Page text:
Neoplasia 2004 Sep-Oct;6(5):584-94
Department of Toxicology, Institute of Clinical Pharmacology and Toxicology, Campus Benjamin Franklin, Charité-Universitaetsmedizin Berlin, Garystrasse 5, 14195 Berlin, Germany.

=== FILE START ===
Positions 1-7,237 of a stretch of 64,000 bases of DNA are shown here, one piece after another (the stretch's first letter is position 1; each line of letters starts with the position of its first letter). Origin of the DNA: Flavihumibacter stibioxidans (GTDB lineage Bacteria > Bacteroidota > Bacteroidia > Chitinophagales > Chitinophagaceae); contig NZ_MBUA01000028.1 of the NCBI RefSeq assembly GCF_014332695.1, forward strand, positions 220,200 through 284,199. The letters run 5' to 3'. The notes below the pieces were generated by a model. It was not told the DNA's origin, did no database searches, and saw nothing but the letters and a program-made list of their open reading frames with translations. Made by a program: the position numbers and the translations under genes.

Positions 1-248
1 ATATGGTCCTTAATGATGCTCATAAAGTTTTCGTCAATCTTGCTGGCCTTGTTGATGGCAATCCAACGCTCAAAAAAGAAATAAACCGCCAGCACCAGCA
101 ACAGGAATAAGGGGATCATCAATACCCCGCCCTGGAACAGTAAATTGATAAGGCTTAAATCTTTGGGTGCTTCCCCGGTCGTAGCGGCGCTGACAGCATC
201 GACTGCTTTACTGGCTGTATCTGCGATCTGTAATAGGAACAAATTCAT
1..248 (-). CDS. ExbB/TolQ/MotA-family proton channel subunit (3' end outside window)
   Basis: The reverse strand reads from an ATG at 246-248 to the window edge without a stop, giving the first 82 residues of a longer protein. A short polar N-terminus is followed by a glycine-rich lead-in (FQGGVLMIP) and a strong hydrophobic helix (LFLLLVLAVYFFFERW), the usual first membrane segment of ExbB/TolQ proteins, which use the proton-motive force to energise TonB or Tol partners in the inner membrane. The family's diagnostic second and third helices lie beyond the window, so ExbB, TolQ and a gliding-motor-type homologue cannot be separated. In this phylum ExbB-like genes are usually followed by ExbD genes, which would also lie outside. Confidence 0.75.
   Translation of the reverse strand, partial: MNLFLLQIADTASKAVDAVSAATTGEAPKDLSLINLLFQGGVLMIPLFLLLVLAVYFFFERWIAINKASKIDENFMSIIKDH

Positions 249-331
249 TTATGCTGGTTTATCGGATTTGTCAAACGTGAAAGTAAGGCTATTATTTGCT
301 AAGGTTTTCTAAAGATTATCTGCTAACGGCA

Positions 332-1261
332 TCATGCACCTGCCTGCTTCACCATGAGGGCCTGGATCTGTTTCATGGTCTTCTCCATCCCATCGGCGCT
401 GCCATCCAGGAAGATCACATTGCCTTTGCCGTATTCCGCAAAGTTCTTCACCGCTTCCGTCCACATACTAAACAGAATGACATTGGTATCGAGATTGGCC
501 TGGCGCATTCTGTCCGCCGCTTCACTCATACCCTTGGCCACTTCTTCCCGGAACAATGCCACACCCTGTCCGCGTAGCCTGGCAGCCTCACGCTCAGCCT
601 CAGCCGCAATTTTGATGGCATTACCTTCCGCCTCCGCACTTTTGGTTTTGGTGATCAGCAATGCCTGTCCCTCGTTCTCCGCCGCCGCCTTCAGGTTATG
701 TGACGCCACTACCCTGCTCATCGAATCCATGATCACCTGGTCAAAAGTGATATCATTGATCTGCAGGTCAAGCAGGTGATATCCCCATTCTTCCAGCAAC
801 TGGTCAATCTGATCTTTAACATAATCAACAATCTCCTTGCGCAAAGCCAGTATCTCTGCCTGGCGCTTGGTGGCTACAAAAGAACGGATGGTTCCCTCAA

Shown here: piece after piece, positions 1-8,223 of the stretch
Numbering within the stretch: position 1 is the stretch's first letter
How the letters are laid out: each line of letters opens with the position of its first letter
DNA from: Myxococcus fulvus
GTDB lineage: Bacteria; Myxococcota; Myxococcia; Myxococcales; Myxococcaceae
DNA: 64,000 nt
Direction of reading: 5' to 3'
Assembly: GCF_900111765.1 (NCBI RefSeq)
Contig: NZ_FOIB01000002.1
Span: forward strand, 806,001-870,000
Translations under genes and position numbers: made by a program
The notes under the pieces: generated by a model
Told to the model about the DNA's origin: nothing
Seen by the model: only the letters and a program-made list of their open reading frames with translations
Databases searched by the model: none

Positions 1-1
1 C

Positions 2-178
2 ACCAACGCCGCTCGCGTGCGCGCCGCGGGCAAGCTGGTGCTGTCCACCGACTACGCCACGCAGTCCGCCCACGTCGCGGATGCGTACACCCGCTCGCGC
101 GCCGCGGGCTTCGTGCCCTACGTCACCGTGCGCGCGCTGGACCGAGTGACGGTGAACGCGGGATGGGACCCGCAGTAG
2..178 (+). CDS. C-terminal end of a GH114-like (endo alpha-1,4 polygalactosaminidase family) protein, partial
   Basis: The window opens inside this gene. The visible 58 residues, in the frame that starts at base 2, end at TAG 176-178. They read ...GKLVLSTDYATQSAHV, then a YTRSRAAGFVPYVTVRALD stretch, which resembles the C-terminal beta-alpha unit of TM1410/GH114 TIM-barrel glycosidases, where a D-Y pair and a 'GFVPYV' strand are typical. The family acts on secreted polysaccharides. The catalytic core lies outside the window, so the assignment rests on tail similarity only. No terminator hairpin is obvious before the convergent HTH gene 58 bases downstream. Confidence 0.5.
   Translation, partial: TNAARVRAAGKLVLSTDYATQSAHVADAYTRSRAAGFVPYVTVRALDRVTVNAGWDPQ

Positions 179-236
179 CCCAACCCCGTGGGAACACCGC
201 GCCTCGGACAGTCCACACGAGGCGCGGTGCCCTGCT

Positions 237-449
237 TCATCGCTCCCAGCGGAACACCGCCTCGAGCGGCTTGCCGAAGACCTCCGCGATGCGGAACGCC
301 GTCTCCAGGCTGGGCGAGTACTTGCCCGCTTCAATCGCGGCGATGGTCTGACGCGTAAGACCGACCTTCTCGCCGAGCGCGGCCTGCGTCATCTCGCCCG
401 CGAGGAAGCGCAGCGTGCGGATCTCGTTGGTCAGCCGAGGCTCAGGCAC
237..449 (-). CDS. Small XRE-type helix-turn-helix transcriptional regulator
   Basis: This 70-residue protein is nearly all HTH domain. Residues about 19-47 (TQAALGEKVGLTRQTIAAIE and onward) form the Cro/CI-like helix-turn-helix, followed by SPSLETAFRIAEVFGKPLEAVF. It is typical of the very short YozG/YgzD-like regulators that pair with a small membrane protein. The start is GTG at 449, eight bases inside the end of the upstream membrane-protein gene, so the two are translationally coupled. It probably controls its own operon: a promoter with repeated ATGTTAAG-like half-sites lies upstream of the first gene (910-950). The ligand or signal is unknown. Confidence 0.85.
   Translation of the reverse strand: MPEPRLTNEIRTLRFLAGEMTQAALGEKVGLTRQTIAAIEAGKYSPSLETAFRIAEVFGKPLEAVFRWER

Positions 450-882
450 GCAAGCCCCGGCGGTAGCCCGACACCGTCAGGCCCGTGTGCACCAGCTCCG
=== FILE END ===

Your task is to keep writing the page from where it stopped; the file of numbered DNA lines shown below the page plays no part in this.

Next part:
Exposure to estrogenic compounds during critical periods of fetal development could result in adverse effects on the development of reproductive organs that are not apparent until later in life. Bisphenol A (BPA), which is employed in the manufacture of a wide range of consumer products, is a prime candidate for endocrine disruption. We examined BPA to address the question of whether in utero exposure affects the uterus of the offspring and studied the expression and distribution of the estrogen receptors alpha (ERalpha) and beta (ERbeta), because estrogens influence the development, growth, and function of the uterus through both receptors. Gravid Sprague-Dawley dams were administered by gavage either 0.1 or 50 mg/kg per day BPA or 0.2 mg/kg per day 17alpha-ethinyl estradiol (EE2) as reference dose on gestation days 6 through 21. Female offspring were killed in estrus. Uterine morphologic changes as well as ERalpha and ERbeta distribution and expression were measured by immunohistochemistry and Western blot analysis. Striking morphologic changes were observed in the uterine epithelium of postpubertal offspring during estrus of the in utero BPA-treated animals (the thickness of the total epithelium was significantly reduced). ERalpha expression was increased in the 50-mg BPA and EE2-treated group. In contrast, we observed significantly decreased ERbeta expression in all BPA- and EE2-treated animals when compared with the control. In summary, these results clearly indicate that in utero exposure of rats to BPA promotes uterine disruption in offspring. We hypothesize that the uterine disruption could possibly be provoked by a dysregulation of ERalpha and ERbeta.